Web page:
Let’s all admit the truth about sales meetings. With gleaming exceptions, most are dreadful! They tend to be hours-long beatdowns or bloviation sessions that lack a clear agenda and lead to no tangible results.
Business leaders need to know and practice at least a few fundamentals of conducting effective meetings, but surprisingly, many people in high positions, including sales management, still call meetings for vague purposes and sometimes for no definitive reason.
In many cases, it’s to satisfy an arbitrarily set schedule or an attempt to justify a manager’s role or time in the office.
Wasting one person’s time is regrettable, and multiplying wasted time by the number of people invited to an unproductive meeting is an avoidable drain of company resources. All your sales meetings should contribute value to the team, the company, the top line and the bottom line. Make them count or don’t have them at all.
Productive and profitable meetings must include three vital elements: Structure; interaction; and outcomes. The presence of all three elements will increase the likelihood of successful results from your meetings.
Structure forms the foundation for getting work done. It sets the ground rules, agenda and direction of the discussions, keeping them focused on intended outcomes. Good structure will help you keep to your time limits and stick to your agenda topics. Rule of thumb: no meeting without a clear agenda!
Interaction assures more productive discussions through the energy created when people collaborate on common interests and goals. Anyone participating in a really great meeting can literally feel this energy in the room, and it can stay with you for hours and sometimes days. To help spark interaction, make sure to invite comments, ask questions and request opinions. Limit the time allotted to each speaker, but use tact when cutting someone off as it can create an awkward moment.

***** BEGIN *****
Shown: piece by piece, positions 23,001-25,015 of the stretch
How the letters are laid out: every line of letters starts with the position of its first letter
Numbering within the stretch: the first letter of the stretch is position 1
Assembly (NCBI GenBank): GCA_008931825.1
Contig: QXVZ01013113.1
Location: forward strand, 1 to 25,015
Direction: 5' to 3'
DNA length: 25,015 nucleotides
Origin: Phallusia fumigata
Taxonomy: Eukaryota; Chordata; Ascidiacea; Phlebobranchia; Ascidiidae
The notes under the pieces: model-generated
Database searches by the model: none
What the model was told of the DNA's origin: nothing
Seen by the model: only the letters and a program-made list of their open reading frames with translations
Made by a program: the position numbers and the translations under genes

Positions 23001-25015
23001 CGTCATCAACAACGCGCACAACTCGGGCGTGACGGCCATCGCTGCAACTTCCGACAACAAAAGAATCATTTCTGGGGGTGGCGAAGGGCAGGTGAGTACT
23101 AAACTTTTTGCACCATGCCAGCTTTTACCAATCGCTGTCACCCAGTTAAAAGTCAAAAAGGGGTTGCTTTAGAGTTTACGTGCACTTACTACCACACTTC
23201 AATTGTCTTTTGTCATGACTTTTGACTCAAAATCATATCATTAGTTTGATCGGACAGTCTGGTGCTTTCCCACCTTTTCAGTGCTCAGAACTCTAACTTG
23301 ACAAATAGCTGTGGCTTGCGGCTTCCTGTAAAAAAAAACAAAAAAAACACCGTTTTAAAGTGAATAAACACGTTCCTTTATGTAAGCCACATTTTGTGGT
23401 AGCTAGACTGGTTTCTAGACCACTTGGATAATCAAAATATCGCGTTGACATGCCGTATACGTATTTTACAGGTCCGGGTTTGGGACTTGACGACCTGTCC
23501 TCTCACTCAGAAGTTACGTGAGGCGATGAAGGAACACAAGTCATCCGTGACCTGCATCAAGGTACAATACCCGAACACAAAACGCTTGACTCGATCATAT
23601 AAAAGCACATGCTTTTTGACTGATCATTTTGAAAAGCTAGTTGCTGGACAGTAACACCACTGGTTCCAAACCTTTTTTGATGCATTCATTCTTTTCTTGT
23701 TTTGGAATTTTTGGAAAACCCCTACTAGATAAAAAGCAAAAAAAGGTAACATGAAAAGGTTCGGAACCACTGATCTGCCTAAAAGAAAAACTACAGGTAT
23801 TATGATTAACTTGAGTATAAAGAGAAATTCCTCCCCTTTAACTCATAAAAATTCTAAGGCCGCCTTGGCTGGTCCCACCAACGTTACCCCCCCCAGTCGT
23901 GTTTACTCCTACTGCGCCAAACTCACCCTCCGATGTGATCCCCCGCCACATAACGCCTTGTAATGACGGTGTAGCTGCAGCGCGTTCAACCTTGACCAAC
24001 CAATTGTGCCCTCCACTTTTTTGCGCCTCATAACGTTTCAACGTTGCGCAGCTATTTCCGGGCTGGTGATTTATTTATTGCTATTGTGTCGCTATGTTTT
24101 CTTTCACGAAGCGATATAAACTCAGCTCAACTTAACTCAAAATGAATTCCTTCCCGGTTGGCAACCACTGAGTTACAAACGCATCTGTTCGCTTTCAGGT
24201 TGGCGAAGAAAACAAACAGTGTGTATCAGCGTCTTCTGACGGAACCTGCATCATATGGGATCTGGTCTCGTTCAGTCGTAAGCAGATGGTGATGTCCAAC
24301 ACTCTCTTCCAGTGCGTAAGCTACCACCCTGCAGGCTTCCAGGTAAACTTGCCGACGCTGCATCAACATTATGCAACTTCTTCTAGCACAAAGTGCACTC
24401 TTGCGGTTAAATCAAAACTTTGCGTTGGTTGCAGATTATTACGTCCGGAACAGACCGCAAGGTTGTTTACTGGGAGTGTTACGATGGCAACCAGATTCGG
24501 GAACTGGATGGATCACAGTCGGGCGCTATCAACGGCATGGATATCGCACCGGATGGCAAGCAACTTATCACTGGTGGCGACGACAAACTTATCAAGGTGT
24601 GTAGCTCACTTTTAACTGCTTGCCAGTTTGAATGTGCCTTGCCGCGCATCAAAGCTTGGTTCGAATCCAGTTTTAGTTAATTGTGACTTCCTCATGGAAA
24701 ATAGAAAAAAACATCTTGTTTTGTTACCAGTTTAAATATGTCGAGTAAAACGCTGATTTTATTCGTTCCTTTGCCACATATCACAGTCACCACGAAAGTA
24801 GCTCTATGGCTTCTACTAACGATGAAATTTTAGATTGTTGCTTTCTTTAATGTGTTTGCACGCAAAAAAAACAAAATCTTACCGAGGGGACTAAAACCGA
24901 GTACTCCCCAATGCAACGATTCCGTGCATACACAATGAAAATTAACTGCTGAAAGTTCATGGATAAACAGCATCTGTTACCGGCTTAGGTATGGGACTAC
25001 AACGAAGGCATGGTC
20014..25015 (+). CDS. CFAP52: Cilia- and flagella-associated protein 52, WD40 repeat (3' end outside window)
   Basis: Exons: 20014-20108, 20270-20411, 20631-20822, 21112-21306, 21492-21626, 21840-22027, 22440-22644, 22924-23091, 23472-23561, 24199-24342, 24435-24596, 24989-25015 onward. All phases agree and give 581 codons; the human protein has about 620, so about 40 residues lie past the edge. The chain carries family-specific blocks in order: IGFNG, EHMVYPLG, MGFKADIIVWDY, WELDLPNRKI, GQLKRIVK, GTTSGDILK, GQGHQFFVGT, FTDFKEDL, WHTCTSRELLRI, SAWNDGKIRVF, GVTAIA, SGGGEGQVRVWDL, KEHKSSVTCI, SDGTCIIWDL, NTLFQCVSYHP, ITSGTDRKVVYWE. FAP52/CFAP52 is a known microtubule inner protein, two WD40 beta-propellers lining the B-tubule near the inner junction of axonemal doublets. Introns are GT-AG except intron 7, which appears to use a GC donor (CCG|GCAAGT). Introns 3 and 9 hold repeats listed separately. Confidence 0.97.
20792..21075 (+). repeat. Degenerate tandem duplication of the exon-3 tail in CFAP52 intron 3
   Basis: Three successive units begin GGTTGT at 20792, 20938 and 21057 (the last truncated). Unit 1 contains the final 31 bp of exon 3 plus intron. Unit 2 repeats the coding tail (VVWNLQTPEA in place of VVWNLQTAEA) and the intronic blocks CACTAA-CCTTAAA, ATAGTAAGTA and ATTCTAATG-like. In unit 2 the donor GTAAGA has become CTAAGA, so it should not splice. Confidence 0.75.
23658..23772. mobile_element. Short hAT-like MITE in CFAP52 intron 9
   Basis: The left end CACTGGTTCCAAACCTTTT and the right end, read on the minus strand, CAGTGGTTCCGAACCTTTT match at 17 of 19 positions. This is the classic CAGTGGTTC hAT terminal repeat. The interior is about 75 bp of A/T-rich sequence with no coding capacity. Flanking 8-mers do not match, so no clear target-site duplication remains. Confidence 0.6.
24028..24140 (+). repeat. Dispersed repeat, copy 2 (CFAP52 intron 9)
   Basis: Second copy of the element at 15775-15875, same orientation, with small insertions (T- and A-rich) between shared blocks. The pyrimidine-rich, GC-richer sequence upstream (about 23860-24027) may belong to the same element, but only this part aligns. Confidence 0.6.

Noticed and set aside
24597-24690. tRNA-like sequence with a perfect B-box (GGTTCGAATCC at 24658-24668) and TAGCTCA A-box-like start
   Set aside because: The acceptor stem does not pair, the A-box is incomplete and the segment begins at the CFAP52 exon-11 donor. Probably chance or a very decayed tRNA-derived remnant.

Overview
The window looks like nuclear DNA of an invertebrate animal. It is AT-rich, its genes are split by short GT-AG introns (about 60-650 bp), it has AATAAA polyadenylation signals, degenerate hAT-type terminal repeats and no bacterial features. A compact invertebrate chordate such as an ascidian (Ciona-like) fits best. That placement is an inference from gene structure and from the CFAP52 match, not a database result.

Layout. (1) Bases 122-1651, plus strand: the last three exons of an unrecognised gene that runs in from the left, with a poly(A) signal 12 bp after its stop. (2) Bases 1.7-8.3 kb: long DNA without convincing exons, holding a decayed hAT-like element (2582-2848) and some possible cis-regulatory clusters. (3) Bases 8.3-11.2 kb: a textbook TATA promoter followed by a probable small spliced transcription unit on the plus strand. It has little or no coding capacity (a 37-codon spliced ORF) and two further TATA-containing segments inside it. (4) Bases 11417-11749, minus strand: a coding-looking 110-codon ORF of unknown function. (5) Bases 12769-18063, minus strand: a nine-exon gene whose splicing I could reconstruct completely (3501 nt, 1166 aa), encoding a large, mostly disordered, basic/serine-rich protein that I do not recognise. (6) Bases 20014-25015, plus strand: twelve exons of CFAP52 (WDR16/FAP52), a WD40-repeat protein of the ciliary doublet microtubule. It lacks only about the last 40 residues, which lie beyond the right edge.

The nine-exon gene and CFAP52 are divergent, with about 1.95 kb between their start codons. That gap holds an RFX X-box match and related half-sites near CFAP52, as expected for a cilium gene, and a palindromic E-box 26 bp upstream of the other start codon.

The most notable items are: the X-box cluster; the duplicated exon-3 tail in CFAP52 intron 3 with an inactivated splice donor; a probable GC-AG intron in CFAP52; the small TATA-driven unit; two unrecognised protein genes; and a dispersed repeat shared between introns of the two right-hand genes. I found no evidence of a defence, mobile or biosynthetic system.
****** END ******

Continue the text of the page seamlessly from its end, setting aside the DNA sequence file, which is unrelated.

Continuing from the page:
Outcomes are what everyone should expect as the result of attending your sales meetings. Otherwise, why show up?
Throughout the course of the meeting, remind the team of intended purposes and expected outcomes. And here’s one of the keys to intended meeting outcomes: promote and facilitate decision-making. Decide on what progress you and your team will make and be sure that everyone leaves the meeting with a plan.
Now that we’ve identified the vital elements of productive sales meetings, we’ll cover a few of the potentially disruptive personality types that often show up at sales meetings. Most teams have at least of one of these and it helps to know how to curb negative or wasteful talk, keeping everyone goal focused. Here are some of behavioral characters you’ll need to watch for and manage:
• Wishes to be somewhere else
• Could be doing “more important things”
• Will make those feelings known in meetings
The Devil’s Advocate:
• Likes to question others’ positions on topics
• Stirs up controversy for the sake of arguing
• Makes covert attacks
• Treats meetings as a break from the “real work”
• Daydreams or mentally checks out
• Passive and low contributor
• Steals the limelight, attempting to impress others
• Beats a topic to death
• Won’t let the agenda come to conclusion
Effective strategies for meeting dynamics include tactics for handling common meeting disruptions caused chiefly by certain team members. The fact is, it takes all kinds of folks to make up a diverse and well-rounded sales team, and even the disruptor types can bring valuable knowledge to the table.
As the leader, you need to assert your position to rein them in when necessary and keep the focus on topic and according to the agenda. Additional considerations for conducting profitable sales meetings include things like establishing the right frequency or rhythm, selecting the right venue, using appropriate and compatible technology, pre-planning, follow-up and results metrics.
Applying the fundamentals and understanding a few of the management challenges will help you assure that every sales meeting engages every team member and provides value to your business.
This article first appears in the August 16, 2018, issue of New Hampshire Business Review